The lock was placed by a process of trial and error, I bent that piece of metal you see in the photo with pliers, and adjusted the tolerances taking into account the unintended sideways movement that the metal hinge makes.

I had to carve out a couple of millimeters where the hinge screws to the door and box ceiling.

I planed and sanded the wood boards that were butt joined with dowels. Then I applied varnish to the outside of the box and the inside of the compartment, where the gift is placed. I did not bother with the electronics housing.

I used cardboard to make everything fit snuggly. The box has been dropped and kept on working.

I used some Dupont connectors to make assembling and troubleshooting easier. Every major part of the circuit snaps in and out when needed.

If space is a concern, don't use six 1.5 V batteries to replace one 9 V battery like I did. At the time I was assembling it I did not have the proper connector and didn't feel like changing it afterwards. On the plus side, the lock will have power for years.

I glued the more isolated female Dupont connectors to other, more robust, vertical walls on the main board. Like the relay, or other connectors that had more pins soldered to the board.

As commented in the source code, to change levels you connect ground to a combination of analog pins. There's a file for that too, at the end of the instructable.

## Step 6: The Real Game Goals: Memory Skills and Perseverance

This is a game that my daughter keeps on playing. She's 3 and currently she's getting about 50% success on level 5. Sometimes I put a little toy in there (I have several Lego people which she hasn't seen yet), or a cookie, and she loves it. I've seen her playing alone, and sometimes she solves the game just so she can put a gift in there (one of her toys) for me. Of course I have to solve the game to get it. I've been changing levels when she reaches about 90% success to keep it difficult enough to be motivating.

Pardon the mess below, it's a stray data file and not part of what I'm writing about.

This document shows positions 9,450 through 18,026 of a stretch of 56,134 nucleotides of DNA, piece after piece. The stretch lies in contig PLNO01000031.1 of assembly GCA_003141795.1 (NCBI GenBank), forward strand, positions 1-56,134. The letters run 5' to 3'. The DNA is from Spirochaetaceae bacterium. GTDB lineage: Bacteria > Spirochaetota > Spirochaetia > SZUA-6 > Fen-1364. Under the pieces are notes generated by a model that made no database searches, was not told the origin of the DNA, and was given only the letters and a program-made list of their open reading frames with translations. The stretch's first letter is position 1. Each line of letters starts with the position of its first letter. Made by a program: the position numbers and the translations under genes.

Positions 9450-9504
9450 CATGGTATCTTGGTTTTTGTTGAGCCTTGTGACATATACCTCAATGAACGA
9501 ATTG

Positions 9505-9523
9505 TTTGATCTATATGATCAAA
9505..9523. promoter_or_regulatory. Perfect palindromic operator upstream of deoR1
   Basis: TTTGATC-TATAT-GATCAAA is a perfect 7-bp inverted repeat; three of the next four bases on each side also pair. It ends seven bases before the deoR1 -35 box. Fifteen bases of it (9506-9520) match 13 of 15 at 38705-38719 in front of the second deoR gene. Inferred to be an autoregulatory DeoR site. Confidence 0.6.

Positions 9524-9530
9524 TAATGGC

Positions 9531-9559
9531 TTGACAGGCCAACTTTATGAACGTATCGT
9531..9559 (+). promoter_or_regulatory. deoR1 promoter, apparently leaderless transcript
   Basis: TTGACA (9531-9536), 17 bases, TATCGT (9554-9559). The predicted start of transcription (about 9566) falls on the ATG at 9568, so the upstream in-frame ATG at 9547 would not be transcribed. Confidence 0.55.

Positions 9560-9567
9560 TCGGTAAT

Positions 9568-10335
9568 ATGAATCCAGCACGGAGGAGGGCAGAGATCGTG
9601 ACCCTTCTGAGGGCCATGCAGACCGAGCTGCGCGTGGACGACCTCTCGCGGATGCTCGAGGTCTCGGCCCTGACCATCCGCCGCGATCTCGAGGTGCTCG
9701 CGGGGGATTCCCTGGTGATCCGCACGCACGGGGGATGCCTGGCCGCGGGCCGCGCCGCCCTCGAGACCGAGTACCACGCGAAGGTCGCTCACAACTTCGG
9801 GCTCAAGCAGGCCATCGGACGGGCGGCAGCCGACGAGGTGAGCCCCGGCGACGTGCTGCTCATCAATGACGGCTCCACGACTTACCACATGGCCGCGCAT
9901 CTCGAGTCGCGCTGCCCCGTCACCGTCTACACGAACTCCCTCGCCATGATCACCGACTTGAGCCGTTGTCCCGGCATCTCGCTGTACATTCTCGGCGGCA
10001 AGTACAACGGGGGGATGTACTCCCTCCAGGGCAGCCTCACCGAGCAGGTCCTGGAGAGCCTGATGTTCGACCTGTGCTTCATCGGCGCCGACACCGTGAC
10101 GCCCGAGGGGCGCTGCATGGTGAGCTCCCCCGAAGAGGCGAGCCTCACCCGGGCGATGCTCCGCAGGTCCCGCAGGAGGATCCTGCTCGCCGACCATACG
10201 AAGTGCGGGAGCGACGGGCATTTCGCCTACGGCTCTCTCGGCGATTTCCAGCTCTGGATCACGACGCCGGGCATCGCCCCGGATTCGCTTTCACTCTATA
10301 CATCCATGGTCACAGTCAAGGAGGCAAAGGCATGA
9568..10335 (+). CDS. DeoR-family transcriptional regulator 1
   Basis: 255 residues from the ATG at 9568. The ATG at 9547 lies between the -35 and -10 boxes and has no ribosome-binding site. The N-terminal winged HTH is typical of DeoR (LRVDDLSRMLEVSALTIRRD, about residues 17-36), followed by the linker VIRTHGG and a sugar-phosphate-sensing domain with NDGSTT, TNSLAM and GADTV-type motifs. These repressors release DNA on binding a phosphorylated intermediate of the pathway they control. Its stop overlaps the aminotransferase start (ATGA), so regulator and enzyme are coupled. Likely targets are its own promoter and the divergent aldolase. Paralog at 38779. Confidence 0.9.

This particular level (5) has been a real challenge for her, but I want her to know the value of perseverance. Also, that it's fine not to get things right on the first try. You can get better with time and practice.

## Step 7: Source Code, Plans, Links and Files, Come and Get Them, Use Them at Will!

The speed build video: https://youtu.be/2i8izHXbzJY

Attached files:

The Fritzing layout

A "How to change level" text file

A pdf file which has lots of labels to paste on top of your ATmega328P-PU chips.

### Attachments